Aug 092010
 
Abstract Art - The Dance of Good and Evil

Abstract Art-The Dance of Good and Evil

There was significant turbulence during the emergence of Modernism in the 1890s and especially Abstract Expressionism in the 1940s, similar to the trouble Impressionism faced and most other major revolutionary art movements.

And then the dust settled, followed by a better understanding or at least a certain degree of acceptance of the new ideas.

But, today, after several decades, there are still some that insist that art equates to skill and that modern abstract art is a disgraceful mockery of all that is right and good in the art realm.

These ideas are utterly ridiculous! Have we forgotten what art is?

All great art was great not because it was the result of expertise and skill but because it was borne out of invention, creative expression, rebellion against the restraints of the current academia!

I read the following statement expressing concern for this dilemma:

“I would prefer there was no art, and no great paintings anywhere in the world, than that the freedoms and liberties that we hold so dear would be lost.” (Art Renewal Center Chairman, Fred Ross)

Yes, freedom and liberties are vital for art to thrive! There should be no boundaries set for creative expression. In the same way that Rembrandt manipulated light to evoke a sense of space, the way Sargent employed bold yet simple brushstrokes to provide such depth to his works and Bouguereau created astounding luminous skin tones unseen in the natural world, real artists have always had the vision to create new and profound visual stimuli for our contemplation and pleasure. If we dare to stifle creative expression we slur the names of all artists, even the Old Masters and offend their respective works.

I say that, “To stifle creative expression is to bind and gag our very souls.”

Creative expression, that is the key. And you can’t be creative if you simply copy.

So, an abstract painter abstracts an image from nature or his imagination. Because his image doesn’t already exists in nature, he is branded a fraud? How preposterous!

So, why is modern Abstract Art unaccepted by some? Why should realists ever feel threatened by modern abstract artists? I may not care for either the primitive works of Rousseau or the photo-realism of Ralph Goings, but who am I to question whether or not they created good art? The works of Picasso and Matisse don’t diminish my admiration of Sargent, Bouguereau or any of the Old Masters.

Art lovers didn’t need to be convinced or coerced into accepting modern art as some who believe in some big art conspiracy. Even today we celebrate the vision of Monet and sing songs about van Gogh. Why?

They produced great works!

Art appreciation and acceptance isn’t so troublesome in other fields. Great art is well understood in theater and ballet. The “perfect” dancer isn’t as sought after as the dancer who is a true artist. Art is what delineates the technically-correct dancer from the dancer who has skill and passion!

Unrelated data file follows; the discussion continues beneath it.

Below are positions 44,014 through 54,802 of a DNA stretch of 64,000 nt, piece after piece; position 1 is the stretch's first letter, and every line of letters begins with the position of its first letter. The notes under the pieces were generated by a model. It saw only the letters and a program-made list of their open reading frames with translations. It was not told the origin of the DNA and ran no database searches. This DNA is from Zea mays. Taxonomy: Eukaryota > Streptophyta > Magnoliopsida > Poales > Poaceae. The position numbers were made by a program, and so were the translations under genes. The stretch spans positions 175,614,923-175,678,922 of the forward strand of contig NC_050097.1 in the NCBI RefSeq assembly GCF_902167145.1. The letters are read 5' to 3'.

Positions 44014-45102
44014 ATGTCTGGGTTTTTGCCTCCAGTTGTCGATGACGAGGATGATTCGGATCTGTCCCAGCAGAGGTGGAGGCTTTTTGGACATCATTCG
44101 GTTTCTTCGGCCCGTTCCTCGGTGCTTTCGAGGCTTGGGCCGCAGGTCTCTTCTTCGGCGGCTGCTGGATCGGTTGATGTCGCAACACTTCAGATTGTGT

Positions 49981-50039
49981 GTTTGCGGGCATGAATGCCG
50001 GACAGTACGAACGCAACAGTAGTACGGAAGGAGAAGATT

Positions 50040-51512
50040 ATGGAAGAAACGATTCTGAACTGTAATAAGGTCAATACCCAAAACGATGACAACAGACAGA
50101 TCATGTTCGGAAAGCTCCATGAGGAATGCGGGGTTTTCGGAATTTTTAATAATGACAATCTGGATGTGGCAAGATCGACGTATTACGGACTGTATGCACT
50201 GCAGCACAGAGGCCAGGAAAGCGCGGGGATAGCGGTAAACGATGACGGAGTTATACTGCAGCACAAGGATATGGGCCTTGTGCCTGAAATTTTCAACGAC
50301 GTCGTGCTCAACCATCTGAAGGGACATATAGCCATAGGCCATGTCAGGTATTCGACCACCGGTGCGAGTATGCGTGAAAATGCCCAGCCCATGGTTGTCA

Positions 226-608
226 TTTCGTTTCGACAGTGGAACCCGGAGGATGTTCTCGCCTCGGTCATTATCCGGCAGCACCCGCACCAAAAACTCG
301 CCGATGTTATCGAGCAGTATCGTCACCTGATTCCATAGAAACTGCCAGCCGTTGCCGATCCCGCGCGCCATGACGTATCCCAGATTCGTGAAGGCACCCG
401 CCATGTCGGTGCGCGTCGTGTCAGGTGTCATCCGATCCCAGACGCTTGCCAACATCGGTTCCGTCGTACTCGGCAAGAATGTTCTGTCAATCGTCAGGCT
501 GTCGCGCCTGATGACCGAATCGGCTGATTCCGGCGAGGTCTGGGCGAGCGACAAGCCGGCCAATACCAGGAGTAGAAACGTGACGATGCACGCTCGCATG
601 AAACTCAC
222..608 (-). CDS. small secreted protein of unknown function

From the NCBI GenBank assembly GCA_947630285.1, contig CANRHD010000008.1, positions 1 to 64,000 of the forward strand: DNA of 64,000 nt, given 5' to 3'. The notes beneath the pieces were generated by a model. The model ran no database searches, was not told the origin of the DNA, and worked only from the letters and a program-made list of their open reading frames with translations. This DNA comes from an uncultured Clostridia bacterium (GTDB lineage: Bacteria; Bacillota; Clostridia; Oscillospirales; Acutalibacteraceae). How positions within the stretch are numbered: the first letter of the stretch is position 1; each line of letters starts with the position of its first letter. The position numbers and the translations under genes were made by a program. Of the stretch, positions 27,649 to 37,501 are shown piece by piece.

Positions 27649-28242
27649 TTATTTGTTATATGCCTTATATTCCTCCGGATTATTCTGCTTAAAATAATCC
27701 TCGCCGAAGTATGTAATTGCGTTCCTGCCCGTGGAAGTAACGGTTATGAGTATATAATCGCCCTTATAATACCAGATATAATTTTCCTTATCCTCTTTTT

Why aren’t all the best actors the most handsome or the most beautiful? Because creative expression is necessary to portray a character. The best and greatest actors are artists.

Not all great singers stay in tune all the time. They don’t all have perfectly smooth voices. What they do have is the capacity of creative expression. They are artists.

The greatest vocal performer isn’t the one who “copies” more closely. He’s the one who creates a new sound and ends up getting copied. A good songwriter doesn’t take the melody of a mockingbird, put it to musical notation and says, “Look what I wrote!” Rather, he creates an entirely new melody.

Therefore, the greatest artist is not the one that skillfully copies a landscape. He’s the one that creates a new image, abstracted from either nature or his own imagination. Why should he be less creative than artists in other fields? To be known as a true artist he must possess and employ creative expression.

If the qualification of art is hinged directly on the ability to paint what one sees, then van Gogh failed miserably. So did Rembrandt. In fact there are actually very few artists throughout history who could pass that test!

If an musician whistles to imitate a bird, do we call it art? Of course not. Now what if he constructs a catchy melody? Ah, then he has something. He becomes a creative artist.

What we call Classical music is a complete fabrication of artificial sound; creative expression. It’s abstract! Singing is not a natural sound. It is abstracted from nature. Yet, these composers and musicians are considered artists.

What was the source Mozart’s symphonies? Did he hear it from the birds while strolling through the park? No, he created it. He was an artist.

Art is creation. Art is not “a copy of something.”

Michelangelo is quoted as saying that, “A man paints with his brains and not with his hands.” It’s not the ability to paint that makes an artist. If art was defined simply by the ability to draw, then my HP printer would be a greater artist than Michelangelo.

True artists throughout history, from the Classical to the realists, all understand what art really is and would disagree with those trying to dismiss and discredit modern abstract art.

The bottom line is that the act of abstraction is at the very core of what art is. True art is not a copy of nature. Art is abstract.

“All great art is due to the abstraction process.”

Curtis Verdun

  One Response to “Abstract Art Isn’t Really Art!”

  1. Helpful blog, bookmarked the website with hopes to read more!

 Leave a Reply

(required)

(required)


7 + seven =

You may use these HTML tags and attributes: <a href="" title=""> <abbr title=""> <acronym title=""> <b> <blockquote cite=""> <cite> <code> <del datetime=""> <em> <i> <q cite=""> <strike> <strong>